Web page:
This physical connection is a small thing, but it feels significant to me. Through my various screens, I get information about the people who are most important in my life, but I don’t get the tangible, concrete connection I crave. To close this gap, I’m trying to connect with those I love in the same way I connect with a person from whom I am separated by cinderblock and razor wire.

I’m making a list of about a dozen people to whom I want to write a letter, and I’m setting aside time a few mornings a week to put pen to paper, lick an envelope, and drop a note in the mail, instead of refreshing e-mail, Facebook, and Instagram, e-mail, Facebook, and Instagram, and around and around again in the search for something tangible. I’ll send these letters out and see what happens.

I might be following a false trail, but if it works the way I hope it will, maybe I can regain some of that feeling of connection by putting a paper I touched and onto which I put the words I’d like to say in person into the hands of someone I love.

Visual Interest:


Wondering what this is all about? Check out the introductory post.


Titles 471-490:

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TBR List Declutter, Issue 37


There are no obvious invertebrates in today’s Visual Interest, so it’s safe to tell you about “Chicken Casserole.” I put “Chicken Casserole” in quotes because I always think of canned soup and noodles or rice when I think of casserole, and in that sense, this isn’t a casserole. Rather than trying to figure out what it is if it’s not a casserole, I just call it a “casserole.”

This is another 100% Trader Joe’s recipe, although it doesn’t have to be. None of the ingredients is necessarily TJ’s specific except the salsa, and really, you can use whatever salsa you want. Ro-tel tomatoes would also work here.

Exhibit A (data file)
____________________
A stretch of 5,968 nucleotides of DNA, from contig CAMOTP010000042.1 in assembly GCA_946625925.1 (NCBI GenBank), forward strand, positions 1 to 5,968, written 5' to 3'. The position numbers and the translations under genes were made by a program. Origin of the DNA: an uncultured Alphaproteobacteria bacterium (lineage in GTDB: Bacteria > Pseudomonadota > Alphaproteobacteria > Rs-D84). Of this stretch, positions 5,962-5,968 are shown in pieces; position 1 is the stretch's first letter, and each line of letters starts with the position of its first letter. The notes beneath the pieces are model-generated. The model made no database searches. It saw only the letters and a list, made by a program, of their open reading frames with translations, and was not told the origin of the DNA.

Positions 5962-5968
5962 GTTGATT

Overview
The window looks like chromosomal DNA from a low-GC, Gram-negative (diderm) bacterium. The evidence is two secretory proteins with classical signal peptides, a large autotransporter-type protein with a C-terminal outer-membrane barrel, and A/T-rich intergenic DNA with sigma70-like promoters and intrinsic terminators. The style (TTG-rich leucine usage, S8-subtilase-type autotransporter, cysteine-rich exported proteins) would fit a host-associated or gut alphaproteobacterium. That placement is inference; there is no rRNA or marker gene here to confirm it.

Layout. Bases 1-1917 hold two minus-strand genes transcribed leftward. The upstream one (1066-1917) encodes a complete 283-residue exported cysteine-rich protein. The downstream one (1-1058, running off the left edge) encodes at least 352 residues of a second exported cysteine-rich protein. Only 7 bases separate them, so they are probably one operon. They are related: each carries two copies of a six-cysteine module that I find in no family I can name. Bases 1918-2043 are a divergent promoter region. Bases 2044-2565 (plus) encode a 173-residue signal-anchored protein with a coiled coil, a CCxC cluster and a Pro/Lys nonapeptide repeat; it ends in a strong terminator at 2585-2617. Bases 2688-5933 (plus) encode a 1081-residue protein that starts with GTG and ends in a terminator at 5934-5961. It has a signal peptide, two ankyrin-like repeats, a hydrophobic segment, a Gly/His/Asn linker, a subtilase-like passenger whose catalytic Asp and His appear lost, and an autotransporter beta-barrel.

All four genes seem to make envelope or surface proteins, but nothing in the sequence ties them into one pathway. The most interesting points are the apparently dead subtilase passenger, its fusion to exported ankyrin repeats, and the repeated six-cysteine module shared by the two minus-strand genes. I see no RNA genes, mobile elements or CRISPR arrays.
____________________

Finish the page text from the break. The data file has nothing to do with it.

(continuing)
• 3-5 frozen boneless, skinless chicken thighs (however many fit in the bottom of the pan in a single layer). You can also use thawed if you plan ahead a little.
  • 1 bag frozen corn
  • 1 can (14.5 ozs) black beans, drained and rinsed
  • 1 jar TJ’s Garlic Chipotle Salsa, or 16 ounces of your salsa of choice

Place chicken thighs in a single layer in the bottom of a 9×13 pan. Pour corn, beans, and salsa over the top, mixing around a bit if you so desire. It seems to mix itself pretty well while cooking, but sometimes I mix it around just to make it feel like I’m doing more work than I actually am. Just make sure the chicken stays in a single layer.

Cook at 425°F for about 1 hour or until chicken registers at least 165°F on a meat thermometer. I’m paranoid about undercooking chicken, so I usually aim for something closer to 200°F, and it seems to come out fine.

And that’s it. You could probably serve it with rice or something, but we usually don’t bother with anything but a vegetable on the side.

Visual Interest:



Wondering what this is all about? Check out the introductory post.


Titles 451-470:

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TBR List Declutter, Issue 36


In León, Spain, last November, we’d just eaten a meal that included a selection of cured meats—jamón ibérico, chorizo, lechazo, morcilla, cecina. On the way back through the old part of the city to our apartment, we passed a shop that advertised many of the meats we’d just eaten. According to the sign, they offered several varieties of cecina, including those made from vaca, cerdo, and caballo.